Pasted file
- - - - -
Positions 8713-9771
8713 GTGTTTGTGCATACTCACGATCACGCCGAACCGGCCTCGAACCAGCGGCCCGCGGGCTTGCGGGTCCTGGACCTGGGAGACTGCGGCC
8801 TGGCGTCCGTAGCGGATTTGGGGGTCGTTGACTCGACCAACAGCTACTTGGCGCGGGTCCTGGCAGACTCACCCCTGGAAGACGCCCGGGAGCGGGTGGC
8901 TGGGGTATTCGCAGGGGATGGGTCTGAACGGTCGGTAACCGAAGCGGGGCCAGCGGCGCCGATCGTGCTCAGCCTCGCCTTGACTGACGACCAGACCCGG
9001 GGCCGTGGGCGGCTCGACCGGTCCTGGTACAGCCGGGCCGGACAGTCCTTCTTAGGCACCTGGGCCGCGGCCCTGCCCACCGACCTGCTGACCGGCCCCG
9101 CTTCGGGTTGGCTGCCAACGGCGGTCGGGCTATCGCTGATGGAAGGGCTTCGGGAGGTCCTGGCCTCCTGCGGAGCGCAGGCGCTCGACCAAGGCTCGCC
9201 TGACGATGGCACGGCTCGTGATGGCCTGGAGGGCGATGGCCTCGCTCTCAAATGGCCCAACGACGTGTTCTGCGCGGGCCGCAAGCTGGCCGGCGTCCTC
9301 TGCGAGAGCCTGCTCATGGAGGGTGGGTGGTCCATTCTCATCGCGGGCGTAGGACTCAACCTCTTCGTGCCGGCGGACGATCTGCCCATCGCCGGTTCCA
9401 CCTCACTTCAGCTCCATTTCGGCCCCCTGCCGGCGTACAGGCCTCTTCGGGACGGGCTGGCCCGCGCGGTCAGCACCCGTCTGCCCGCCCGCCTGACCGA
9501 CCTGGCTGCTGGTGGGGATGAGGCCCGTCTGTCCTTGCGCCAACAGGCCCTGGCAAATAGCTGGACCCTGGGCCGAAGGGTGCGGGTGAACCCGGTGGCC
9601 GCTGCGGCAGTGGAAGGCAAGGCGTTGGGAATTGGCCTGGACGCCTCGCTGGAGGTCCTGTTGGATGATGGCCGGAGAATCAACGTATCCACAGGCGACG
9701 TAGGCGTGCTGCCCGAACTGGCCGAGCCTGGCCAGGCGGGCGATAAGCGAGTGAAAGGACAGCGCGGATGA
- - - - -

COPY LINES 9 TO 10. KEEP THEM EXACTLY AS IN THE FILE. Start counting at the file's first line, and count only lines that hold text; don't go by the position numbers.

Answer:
9401 CCTCACTTCAGCTCCATTTCGGCCCCCTGCCGGCGTACAGGCCTCTTCGGGACGGGCTGGCCCGCGCGGTCAGCACCCGTCTGCCCGCCCGCCTGACCGA
9501 CCTGGCTGCTGGTGGGGATGAGGCCCGTCTGTCCTTGCGCCAACAGGCCCTGGCAAATAGCTGGACCCTGGGCCGAAGGGTGCGGGTGAACCCGGTGGCC